Cardiovascular Cell Therapy Research Network

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Cardiovascular Cell Therapy Research Network (CCTRN) is a network of physicians, scientists, and support staff dedicated to studying stem cell therapy for treating heart disease. The CCTRN is funded by the National Institutes of Health (NIH) and includes expert researchers with experience in cardiovascular care at five stem cell centers in the United States. The goals of the Network are to complete research studies that will potentially lead to more effective treatments for patients with cardiovascular disease, and to share knowledge quickly with the healthcare community.

Mission statement[edit]

The mission of the CCTRN is to achieve public health advances for the treatment of cardiovascular diseases, through the conduct and dissemination of collaborative research leading to evidence-based treatment options and improved outcome for patients with heart disease.[1]

Components of the Network[edit]

The sponsor

The National Heart, Lung, and Blood Institute (NHLBI) is one of 27 institutes/centers of the National Institutes of Health (NIH) and supports research related to the causes, prevention, diagnosis, and treatment of heart, blood vessel, lung, and blood diseases; and sleep disorders. The NHLBI plans and directs research in the development and evaluation of interventions and devices related to prevention, treatment, and rehabilitation of patients suffering from such diseases and disorders.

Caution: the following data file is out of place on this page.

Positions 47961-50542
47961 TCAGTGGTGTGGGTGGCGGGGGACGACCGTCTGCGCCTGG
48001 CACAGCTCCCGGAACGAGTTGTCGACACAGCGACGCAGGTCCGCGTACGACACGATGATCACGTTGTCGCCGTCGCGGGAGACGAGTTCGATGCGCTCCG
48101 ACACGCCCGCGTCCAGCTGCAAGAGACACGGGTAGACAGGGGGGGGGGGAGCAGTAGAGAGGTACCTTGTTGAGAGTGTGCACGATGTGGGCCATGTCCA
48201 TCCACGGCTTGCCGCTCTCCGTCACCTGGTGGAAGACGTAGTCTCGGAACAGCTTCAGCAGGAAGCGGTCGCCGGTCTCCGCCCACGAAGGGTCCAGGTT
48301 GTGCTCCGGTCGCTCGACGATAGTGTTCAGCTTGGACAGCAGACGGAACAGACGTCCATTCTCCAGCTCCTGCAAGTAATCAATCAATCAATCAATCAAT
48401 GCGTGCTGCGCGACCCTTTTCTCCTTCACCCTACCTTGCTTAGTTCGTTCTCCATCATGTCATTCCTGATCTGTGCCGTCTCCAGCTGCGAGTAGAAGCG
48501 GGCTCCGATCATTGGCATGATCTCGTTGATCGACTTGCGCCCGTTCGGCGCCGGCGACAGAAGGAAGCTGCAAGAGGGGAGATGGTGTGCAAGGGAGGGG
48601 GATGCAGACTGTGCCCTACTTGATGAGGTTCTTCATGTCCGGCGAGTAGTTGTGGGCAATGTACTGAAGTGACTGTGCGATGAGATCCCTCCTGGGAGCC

The Coordinating Center for Clinical Trials

Since 1971, the Coordinating Center for Clinical Trials ([1]) at The University of Texas School of Public Health has played a leading role in cardiovascular disease and vision research by serving as a coordinating center for 16 nationwide multicenter clinical trials. The CCCT's primary function is to provide and coordinate all operations, procedures, and activities of a large-scale randomized controlled clinical trial. The CCCT serves as the Data Coordinating Center for the CCTRN.

The clinical sites

The CCTRN includes seven stem cell centers in the United States with experience and expertise in clinical trials studying treatments for heart disease and peripheral artery disease. These sites include:

Ongoing work[edit]